Lorraine Conroy, ScD, CIH, UIC Center for Healthy Work
The primary objective of this research center is to explore the facilitators and barriers to healthy work for those engaged in precarious labor. The objective of the poster is to describe the research methodology and evidence used by the UIC Center for Healthy Work to promote community-oriented Total Worker Health initiatives.
The University of Illinois Chicago Center for Healthy Work (CHW) is a NIOSH-funded Center for Excellence for Total Worker Health (TWH). The CHW is a research and education center dedicated to advancing the health and well-being of workers. CHW addresses the determinants of worker health by identifying structural, societal, and workplace injustices affecting people in precarious jobs using participatory action research (PAR). Precarity at work is rapidly increasing and perpetuates occupational safety and health (OSH) disparities (Jeszeck, 2015; Kalleberg, 2009). Precarious work (PW) is insecure or unstable, has a greater risk for occupational injury or fatality, lacks opportunities to build power and take collective action in the workplace, leading to depersonalization, devaluation, and increased likelihood of bullying, harassment, and discrimination (Ahonen et.al., 2018; Vives et.al., 2010). The nature of precarious employment leaves workers vulnerable to direct effects of the work arrangement (stress related to unemployment or employment insecurity) and indirect effects (adverse physical and psychosocial working conditions); it also makes them susceptible to the social factors outside of working conditions that lead to poorer health (insufficient or uncertain income, lack of access to health care and other social benefits). Recent calls to action suggest a need to expand the paradigm of occupational safety and health (OSH) to explore social risk factors in worker well-being (Baron, Beard, & Davis, 2014). PW-focused OSH programs preclude the workplace as a point of intervention as workers with PW are unlikely to have a regular employer or workplace.
There is limited evidence on TWH in the context of PW. PAR is a promising and sustainable approach to TWH implementation for PW, wherein researchers and participants work together to address complex problems. The CHW uses PAR to embed action into the research itself, with inquiry initiatives that emphasize participation, power, knowledge democracy, and reflection to foster social change (Stringer, 2013; Wallerstein et.al., 2017). The CHW utilizes PAR through the Greater Lawndale Healthy Work project (GLHW) and Healthy Communities through Healthy Work (HCHW). GLHW uses community-based participatory research (CBPR) to engage in a mixed methods community health assessment focused on residents? experiences with PW in two Chicago neighborhoods with high social and economic hardship, Little Village and North Lawndale. GLHW engaged residents and community-based organizations (CBOs)s in CBPR to design, implement, and analyze concept mapping, focus groups, and community survey data; simultaneously building capacity of community residents and community-based resources. CBPR mixed methods informed GLHW directionality for TWH implementation. HCHW uses action research to understand facilitators and barriers to collaborative OSH initiatives between public health and labor. HCHW conducted a year-long mixed methods action research qualitative study that highlighted public health and healthcare organizations? limited knowledge and action surrounding precarious work, and a lack of collaboration between health and labor organizations despite recognition that work is a key social determinant of health.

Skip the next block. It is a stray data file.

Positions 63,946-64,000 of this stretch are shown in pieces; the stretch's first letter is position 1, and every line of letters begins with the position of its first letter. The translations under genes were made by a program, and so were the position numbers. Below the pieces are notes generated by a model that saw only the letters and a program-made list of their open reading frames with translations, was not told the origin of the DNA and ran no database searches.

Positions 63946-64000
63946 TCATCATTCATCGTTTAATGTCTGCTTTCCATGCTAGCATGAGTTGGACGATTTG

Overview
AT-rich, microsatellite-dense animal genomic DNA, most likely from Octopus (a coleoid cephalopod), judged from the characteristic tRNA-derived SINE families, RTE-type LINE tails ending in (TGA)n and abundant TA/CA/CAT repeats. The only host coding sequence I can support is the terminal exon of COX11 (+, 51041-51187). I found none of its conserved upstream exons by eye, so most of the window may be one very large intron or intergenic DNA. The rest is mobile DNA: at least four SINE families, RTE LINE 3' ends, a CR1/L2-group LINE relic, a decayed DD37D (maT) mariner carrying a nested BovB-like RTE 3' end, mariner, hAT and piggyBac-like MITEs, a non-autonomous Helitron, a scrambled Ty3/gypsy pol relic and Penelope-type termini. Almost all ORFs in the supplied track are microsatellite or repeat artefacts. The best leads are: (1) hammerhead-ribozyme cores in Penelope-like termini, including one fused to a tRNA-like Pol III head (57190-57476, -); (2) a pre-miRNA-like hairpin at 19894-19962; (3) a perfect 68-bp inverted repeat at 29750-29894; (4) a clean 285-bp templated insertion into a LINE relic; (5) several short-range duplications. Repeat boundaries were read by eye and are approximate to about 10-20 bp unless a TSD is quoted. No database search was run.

GLHW analysis suggests that Greater Lawndale (GL) residents experience significant barriers to full-time jobs with decent wages and benefits in the community. Residents also experience job insecurity and instability. Increased job precarity for residents resulted in increased exposure to hazardous working conditions. Employment precarity was associated with poorer mental & physical health of residents. Through the PAR/CBPR process, GLHW built community capacity to recognize work as an important determinant of health by building a community-driven OSH Action Roadmap that has guided the development of the GLHW Community Council, a youth storytelling project, and an evidence-informed, culturally tailored, Lotería game to raise awareness on how PW impacts health.
HCHW developed the Healthy Work Collaborative to connect public health and healthcare with worker centers, labor unions, and other worker advocacy organizations to share resources and collaborate on policy and systems-level initiatives that address PW. Representatives from the labor sector provided technical assistance and facilitated trainings to help public and healthcare develop action plans for implementing policy, systems, and environmental change initiatives that address precarious work within their jurisdictions/communities. HCHW provided mini-grants for the implementation of collaborative OSH initiatives.
Participatory action research is an approach that embraces social justice and health equity as a research orientation that is better suited to addressing complex health issues, like PW and OSH disparities, through TWH (Newman & Glass, 2015). The CHW implements PAR by engaging communities to understand how PW impacts residents, building the skills of public health and labor to collaboratively identify pathways to healthy work, and working with local leaders to leverage resources to implement TWH.
CHW has demonstrated that the application of PAR in TWH can contribute to the development of strategic interventions to address the adverse health effects of PW and OSH disparities in communities.